African Journal of
Agricultural Research

  • Abbreviation: Afr. J. Agric. Res.
  • Language: English
  • ISSN: 1991-637X
  • DOI: 10.5897/AJAR
  • Start Year: 2006
  • Published Articles: 6863

Full Length Research Paper

Yield responses of grain amaranth (Amaranthus cruentus L.) varieties to varying planting density and soil amendment

Olofintoye J. A. T.
  • Olofintoye J. A. T.
  • National Horticultural Research Institute, P. M. B. 5432, Idi-Ishin, Ibadan, Nigeria.
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Abayomi Y. A.
  • Abayomi Y. A.
  • epartment of Agronomy, Faculty of Agriculture, University of Ilorin, P. M. B. 1515, Ilorin, Kwara State, Nigeria.
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Olugbemi O.
  • Olugbemi O.
  • epartment of Agronomy, Faculty of Agriculture, University of Ilorin, P. M. B. 1515, Ilorin, Kwara State, Nigeria.
  • Google Scholar

  •  Received: 23 March 2015
  •  Accepted: 26 April 2015
  •  Published: 21 May 2015


Field experiments were conducted at the Experimental Farm of the National Horticultural Research Institute (NIHORT), Ibadan, Nigeria (7° 30' N, 3° 50' E), at altitude 168 m above the sea level, during the 2010 and 2011 cropping seasons, to assess the yield responses of two grain amaranth varieties (TE81/28 and CEN 18/97) to planting densities (100,000, 60,000 and 40,000 plants ha-1) and soil amendments (0, 25, 50, 75 and 100 kg N ha-1 organic fertilizer and 100 kg N ha-1 inorganic fertilizer). The experiment, designed as 2 x 3 x 6 factorial and fitted to randomized complete block design (RCBD) was laid out in split-split-plots and replicated three times. Measurements were taken on yield components (dry matter, biological yield, unthreshed seed weight and harvest index) and grain yield. All data were analyzed using the analysis of variance (ANOVA) with the split-split-plots model and significant means separated by the least significant difference at five percent probability level (LSD0.05). The results revealed that grain amaranth gave optimum grain yield responses when grown at a planting density of 60,000 plants ha-1 and with the application of soil amendment at 100 kg N ha-1 inorganic fertilizer, while the grain yield was significantly (p < 0.01) higher with the CEN18/97 amaranth variety than in the TE81/28 across soil amendment and planting density treatments in both years of assessment. However, significant second order interaction effects of variety x planting density x soil amendment observed in the study  revealed that grain yield was best with variety TE81/28 planted at 60,000 plants/ha density with the application of 100 kg N/ha of inorganic soil amendment. In conclusion, results of this study revealed that the application of inorganic fertilizer was the best soil amendment treatment for the grain amaranth production. Nevertheless, the results suggested that the use of organic fertilizer at the rate higher than 100 kg N ha-1 holds a great potential as an alternative, where the use of inorganic fertilizer has an issue, especially for environmental and health reasons.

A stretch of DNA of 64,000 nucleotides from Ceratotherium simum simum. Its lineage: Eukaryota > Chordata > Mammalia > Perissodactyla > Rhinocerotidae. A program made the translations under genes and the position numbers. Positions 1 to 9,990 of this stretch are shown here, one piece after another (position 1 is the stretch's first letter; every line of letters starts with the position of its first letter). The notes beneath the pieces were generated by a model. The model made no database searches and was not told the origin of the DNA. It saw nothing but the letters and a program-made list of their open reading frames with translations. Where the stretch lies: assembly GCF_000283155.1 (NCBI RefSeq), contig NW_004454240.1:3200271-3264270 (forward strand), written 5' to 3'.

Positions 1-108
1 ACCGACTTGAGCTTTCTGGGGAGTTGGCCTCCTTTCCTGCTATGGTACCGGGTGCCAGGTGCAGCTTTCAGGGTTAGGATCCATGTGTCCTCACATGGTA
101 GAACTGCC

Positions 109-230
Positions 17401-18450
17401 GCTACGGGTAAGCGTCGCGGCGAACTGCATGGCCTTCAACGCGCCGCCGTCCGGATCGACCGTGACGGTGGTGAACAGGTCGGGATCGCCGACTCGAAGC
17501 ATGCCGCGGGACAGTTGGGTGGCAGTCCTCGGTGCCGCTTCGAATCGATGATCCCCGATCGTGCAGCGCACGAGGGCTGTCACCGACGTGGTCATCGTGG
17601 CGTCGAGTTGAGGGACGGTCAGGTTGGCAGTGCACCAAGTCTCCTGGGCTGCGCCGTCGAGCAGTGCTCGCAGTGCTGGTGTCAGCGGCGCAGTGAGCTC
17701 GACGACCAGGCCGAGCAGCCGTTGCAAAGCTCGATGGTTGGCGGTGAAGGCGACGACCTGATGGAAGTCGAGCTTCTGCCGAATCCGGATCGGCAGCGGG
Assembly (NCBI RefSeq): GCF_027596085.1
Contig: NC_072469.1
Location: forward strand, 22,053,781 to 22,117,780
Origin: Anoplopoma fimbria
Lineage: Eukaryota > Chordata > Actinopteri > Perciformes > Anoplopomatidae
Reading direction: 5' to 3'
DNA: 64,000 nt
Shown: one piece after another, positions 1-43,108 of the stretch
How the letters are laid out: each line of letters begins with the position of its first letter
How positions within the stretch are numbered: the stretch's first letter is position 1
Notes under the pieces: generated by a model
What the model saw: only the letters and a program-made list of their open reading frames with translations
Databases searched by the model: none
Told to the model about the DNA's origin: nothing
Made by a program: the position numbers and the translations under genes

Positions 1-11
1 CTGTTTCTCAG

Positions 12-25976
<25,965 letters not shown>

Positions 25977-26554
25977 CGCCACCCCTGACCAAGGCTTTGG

Key words: Grain amaranth (Amaranthus cruentus L), responses to, organic and inorganic fertilizers, planting density.